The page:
Restaurateur and former Hawaii resident Randy Schoch has been busy establishing his latest restaurant concept on the mainland, called "Thaifoon."
It's sure to get more attention now. Industry magazine "Nation's Restaurant News" wrote about it in a July 1 article.
The story by Lori Doss is about the design of the eatery, not its food, which receives a passing mention as "American-style Thai cuisine."
Schoch, chief executive of Desert Island Restaurants Inc., told the Star-Bulletin last year that the idea was not to create the authentic Thai food dining experience that is widely available in Hawaii, but to adjust the menu for the mainland palate.
The first Thaifoon opened in Scottsdale Arizona in March of 2001; the second, in Irvine, Calif., this past spring.
Schoch plans to open others in Newport Beach, Calif., Salt Lake City and Nevada, according to Nation's Restaurant News.
The interior for the second location was designed by Los Angeles-based Design Development and forms the basis for the "identity" of the other restaurants, according to the article.
The focal point is a "40-foot water wall," which separates the dining area from the kitchen; another key element is a glass, two-story, refrigerated sake store room.
Desert Island Restaurants operates three Ruth's Chris Steak Houses in Hawaii and three Roy's Restaurants in Arizona and California, in addition to the two Thaifoon restaurants.
Mauna radioCall letters for a radio station are often taken for granted and not given much thought by advertisers or listeners.
West of the Mississippi the first letter is always "K." The next three may "sound" like a word, be an acronym or be nothing at all.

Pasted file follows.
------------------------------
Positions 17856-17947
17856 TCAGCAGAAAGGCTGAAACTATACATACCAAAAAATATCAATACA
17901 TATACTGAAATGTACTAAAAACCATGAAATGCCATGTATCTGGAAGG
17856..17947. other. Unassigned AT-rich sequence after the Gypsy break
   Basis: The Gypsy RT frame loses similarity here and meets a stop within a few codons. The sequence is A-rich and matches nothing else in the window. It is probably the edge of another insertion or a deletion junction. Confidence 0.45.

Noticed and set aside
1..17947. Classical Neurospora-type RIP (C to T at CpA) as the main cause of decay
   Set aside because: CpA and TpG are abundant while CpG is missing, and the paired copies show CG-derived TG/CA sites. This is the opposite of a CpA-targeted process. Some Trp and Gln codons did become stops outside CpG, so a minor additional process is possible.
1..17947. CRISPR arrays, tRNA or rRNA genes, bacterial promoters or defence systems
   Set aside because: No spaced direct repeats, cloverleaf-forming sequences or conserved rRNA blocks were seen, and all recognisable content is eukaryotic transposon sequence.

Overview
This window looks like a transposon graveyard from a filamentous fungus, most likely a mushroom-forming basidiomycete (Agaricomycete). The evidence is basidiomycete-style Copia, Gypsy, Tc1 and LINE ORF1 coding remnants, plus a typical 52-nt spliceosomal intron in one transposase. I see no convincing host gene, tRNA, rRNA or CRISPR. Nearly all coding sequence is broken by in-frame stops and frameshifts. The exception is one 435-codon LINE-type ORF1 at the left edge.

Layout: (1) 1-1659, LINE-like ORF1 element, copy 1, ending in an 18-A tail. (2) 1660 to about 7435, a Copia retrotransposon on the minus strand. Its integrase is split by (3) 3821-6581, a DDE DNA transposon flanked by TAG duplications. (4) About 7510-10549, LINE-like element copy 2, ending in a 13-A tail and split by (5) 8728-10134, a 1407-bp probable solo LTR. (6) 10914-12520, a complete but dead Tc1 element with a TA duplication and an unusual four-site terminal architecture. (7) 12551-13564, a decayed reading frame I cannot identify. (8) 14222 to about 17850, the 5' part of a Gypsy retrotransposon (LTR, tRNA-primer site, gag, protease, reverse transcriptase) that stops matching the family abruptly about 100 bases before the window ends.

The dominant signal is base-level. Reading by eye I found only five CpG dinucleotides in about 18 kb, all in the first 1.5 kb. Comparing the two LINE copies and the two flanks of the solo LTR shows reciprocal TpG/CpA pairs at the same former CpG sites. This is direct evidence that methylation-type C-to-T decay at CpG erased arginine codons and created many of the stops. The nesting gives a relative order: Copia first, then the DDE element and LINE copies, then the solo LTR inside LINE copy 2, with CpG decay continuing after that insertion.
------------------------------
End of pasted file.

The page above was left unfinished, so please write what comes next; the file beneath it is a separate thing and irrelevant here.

The KKEA-AM call letters now used on 1420 AM have replaced KCCN, taken from the last names of the station's founders in 1966.
The station had heavily branded itself using the KCCN call letters, according to General Sales Manager Sheldon Nagata, but the new call letters were necessitated by the station's sale in April. Seller Cox Radio Inc. kept the KCCN brand for its FM station.
The transition led people to ask TheBuzz whether the "KEA" stood for something like "Kurisu Entertainment Associates" after owner Duane Kurisu (also a minority investor in the Star-Bulletin).
"The KEA is to reflect Mauna Kea, to give it a Hawaii tie" said Floyd Takeuchi, a principal of Kurisu's PacificBasin Communications LLC. It is a sister company of Blow Up LLC, which owns the sports- and talk-formatted station.
The call letter change was approved by the Federal Communications Commission June 30 and started on the air July 1, Takeuchi said.
Erika Engle is a reporter with the Star-Bulletin.
Call 529-4302, fax 529-4750 or write to Erika Engle,
Honolulu Star-Bulletin, 500 Ala Moana Blvd., No. 7-210,
Honolulu, HI 96813. She can also be reached